Monday, June 20, 2011

"Archaeological shields"

Kimberly Alderman at the Cultural Property and Archaeology Law blog has a post about UN efforts to protect two archaeological sites, Ghadamès and Leptis Magna,  from the war in Libya:
The United Nations cultural organization has called on the warring parties in Libya to protect two World Heritage List sites, one of which has reportedly been shelled already and the other that is said to be a potential target of NATO air attacks. The Old Town of Ghadamès, known as “the pearl of the desert,” was shelled by Government forces over the weekend, according to media reports. Other reports have said that NATO has refused to rule out the possibility of bombing the Roman town of Leptis Magna, east of Tripoli, which allegedly has warehouses of Government arms.

“The Director-General of the UN Educational, Scientific and Cultural Organization (UNESCO), Irina Bokova, today called on parties involved in the armed conflict in Libya to ensure the protection of the World Heritage site of the Old Town of Ghadamès and its immediate surroundings,” the agency said in a press release.
“She also appealed to the parties involved not to expose the World Heritage site of Leptis Magna to destruction and damage, following reports that this site is also under threat.”
Ghadamès, an oasis town, is one of the oldest pre-Saharan cities, and an outstanding example of a traditional settlement that also contains Roman ruins, UNESCO said. Leptis Magna, an old Roman seaport, is one of the most spectacular and unspoiled Roman ruins in the Mediterranean region.
I'm not familiar with Ghadamès.  Beyond the UN statement, Alderman says that the city "was depopulated in the 1990s, leaving the city in danger due to lack of maintenance.  It was exposed to far worse danger when it was recently shelled by the Libyan government."

Since I am obsessed with all things Roman, I know much more about Leptis Magna, home of the Roman Emperor Septimius Severus, namesake of the mostly incompetent Severan dynasty.  Alderman gives a rundown:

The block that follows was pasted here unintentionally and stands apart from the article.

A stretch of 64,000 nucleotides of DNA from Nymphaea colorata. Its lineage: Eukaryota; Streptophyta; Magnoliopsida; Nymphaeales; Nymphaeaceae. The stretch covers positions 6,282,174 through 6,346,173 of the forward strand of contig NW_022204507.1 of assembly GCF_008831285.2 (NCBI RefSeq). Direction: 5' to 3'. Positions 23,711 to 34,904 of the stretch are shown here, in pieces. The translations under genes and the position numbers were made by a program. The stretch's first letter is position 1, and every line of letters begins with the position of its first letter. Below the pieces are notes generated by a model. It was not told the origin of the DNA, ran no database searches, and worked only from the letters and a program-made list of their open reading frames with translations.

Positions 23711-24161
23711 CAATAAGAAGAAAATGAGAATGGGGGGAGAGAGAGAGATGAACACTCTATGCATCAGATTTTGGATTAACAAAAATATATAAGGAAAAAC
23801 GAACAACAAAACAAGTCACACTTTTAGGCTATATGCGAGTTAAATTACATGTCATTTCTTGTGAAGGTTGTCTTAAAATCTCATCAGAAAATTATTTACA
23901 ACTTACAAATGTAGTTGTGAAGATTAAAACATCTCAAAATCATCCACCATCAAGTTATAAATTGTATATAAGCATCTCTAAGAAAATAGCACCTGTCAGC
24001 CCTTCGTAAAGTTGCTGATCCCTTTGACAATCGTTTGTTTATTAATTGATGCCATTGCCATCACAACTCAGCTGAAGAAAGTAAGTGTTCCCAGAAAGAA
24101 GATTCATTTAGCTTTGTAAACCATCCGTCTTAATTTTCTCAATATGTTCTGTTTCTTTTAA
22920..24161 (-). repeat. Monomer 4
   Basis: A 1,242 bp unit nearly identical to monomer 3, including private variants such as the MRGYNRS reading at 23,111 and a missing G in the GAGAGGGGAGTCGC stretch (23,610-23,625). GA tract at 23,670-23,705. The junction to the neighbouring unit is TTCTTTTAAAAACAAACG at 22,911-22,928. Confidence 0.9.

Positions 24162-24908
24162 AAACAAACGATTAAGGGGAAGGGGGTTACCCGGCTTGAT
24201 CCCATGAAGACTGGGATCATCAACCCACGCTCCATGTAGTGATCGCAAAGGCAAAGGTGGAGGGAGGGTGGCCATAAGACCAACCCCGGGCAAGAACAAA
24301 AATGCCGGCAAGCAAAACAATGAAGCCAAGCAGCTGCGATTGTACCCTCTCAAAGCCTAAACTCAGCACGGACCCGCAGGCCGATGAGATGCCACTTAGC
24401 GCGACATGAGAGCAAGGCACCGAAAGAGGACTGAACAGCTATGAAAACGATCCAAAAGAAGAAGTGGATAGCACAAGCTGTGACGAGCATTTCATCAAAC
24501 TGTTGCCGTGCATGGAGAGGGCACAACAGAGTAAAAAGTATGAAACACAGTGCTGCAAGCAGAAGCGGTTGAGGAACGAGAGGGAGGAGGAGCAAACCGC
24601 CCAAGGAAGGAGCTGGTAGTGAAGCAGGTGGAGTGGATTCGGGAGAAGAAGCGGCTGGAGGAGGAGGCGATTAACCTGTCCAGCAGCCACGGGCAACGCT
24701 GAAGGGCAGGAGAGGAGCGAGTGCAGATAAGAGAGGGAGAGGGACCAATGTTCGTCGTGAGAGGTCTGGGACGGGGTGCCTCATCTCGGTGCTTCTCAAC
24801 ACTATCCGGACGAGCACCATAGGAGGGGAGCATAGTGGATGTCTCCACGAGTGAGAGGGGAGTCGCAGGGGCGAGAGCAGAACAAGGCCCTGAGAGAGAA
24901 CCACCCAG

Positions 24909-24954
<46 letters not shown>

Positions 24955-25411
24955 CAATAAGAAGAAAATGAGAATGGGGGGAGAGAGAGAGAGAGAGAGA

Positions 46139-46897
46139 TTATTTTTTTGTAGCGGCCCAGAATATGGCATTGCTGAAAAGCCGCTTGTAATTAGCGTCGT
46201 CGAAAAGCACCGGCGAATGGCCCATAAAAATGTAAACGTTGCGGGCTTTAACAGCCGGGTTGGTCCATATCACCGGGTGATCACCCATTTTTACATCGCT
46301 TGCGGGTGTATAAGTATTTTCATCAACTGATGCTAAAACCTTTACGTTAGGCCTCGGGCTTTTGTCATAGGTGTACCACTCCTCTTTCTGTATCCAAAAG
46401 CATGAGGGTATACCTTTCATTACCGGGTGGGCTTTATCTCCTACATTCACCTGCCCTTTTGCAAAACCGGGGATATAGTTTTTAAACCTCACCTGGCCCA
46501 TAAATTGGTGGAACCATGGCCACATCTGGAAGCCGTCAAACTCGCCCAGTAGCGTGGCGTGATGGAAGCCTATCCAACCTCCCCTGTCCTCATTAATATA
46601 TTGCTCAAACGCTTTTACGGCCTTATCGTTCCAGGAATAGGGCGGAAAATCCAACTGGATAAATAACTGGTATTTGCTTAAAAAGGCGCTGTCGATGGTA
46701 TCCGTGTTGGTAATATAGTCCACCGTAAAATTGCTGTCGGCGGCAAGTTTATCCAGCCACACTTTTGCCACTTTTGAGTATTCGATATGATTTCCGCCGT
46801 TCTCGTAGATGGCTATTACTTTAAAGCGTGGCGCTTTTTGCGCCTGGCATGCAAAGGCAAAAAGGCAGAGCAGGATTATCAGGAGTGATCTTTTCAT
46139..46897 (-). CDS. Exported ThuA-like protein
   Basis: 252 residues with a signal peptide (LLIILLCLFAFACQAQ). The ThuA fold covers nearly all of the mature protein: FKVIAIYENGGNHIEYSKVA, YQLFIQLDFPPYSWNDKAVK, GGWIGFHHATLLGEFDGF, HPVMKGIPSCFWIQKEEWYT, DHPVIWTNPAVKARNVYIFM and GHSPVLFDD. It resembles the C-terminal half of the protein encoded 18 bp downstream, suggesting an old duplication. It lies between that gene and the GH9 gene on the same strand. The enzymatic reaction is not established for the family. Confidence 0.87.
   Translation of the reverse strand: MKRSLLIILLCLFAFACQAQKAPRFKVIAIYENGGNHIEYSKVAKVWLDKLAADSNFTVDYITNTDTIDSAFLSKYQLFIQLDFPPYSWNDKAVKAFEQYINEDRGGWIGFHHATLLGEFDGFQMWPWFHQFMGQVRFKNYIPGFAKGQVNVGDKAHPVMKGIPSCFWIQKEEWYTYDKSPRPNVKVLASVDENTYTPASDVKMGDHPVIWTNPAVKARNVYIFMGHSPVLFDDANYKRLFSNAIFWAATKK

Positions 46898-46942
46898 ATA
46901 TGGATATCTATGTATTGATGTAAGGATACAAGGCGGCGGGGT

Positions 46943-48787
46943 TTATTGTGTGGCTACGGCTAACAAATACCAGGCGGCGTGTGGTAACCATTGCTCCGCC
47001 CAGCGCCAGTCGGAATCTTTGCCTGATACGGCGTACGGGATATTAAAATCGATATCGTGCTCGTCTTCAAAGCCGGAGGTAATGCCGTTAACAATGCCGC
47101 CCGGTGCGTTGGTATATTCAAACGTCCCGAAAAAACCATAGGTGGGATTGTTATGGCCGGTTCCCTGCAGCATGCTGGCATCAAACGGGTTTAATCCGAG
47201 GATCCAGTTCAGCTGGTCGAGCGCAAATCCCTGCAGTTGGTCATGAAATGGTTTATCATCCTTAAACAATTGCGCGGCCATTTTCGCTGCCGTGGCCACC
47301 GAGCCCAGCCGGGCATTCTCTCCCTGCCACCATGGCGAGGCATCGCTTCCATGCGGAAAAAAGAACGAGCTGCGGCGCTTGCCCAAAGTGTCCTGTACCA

Leptis Magna was enlarged and embellished by Septimius Severus, who was born there and later became emperor. It was one of the most beautiful cities of the Roman Empire, with its imposing public monuments, harbour, market-place, storehouses, shops and residential districts.

The city was the subject of an unfortunate incident recounted by Ammianus Marcellinus.  From Wikipedia:

During the Crisis of the Third Century, when trade declined precipitously, Leptis Magna's importance also fell into a decline, and by the middle of the fourth century, large parts of the city had been abandoned. Ammianus Marcellinus recounts that the crisis was worsened by a corrupt Roman governor named Romanus during a major tribal raid who demanded bribes to protect the city. The ruined city could not pay these and complained to the emperor Valentianian. Romanus then bribed people at court and arranged for the Leptan envoys to be punished "for bringing false accusations".
Unfortunately for the Empire, such corruption was widespread -- the disastrous Battle of Adrianople in 378 was largely due to the corruption, fecklessness and incompentence of the local Roman commander, Lupicinus -- helped to poison the relationship between the Roman government and its people, with debilitating effects.  Leptis Magna paid dearly for Romanus' sins.

This is a case where NATO is stuck.  They undoubtedly do not want to attack such historic sites, but a declaration that they will not will encourage Gadhafi to store munitions and mass troops in those locations, perhaps turning them into defensive positions.  Gadhafi has no scruples whatsoever when it comes to such things and will gladly use these sites as "archaeological shields."

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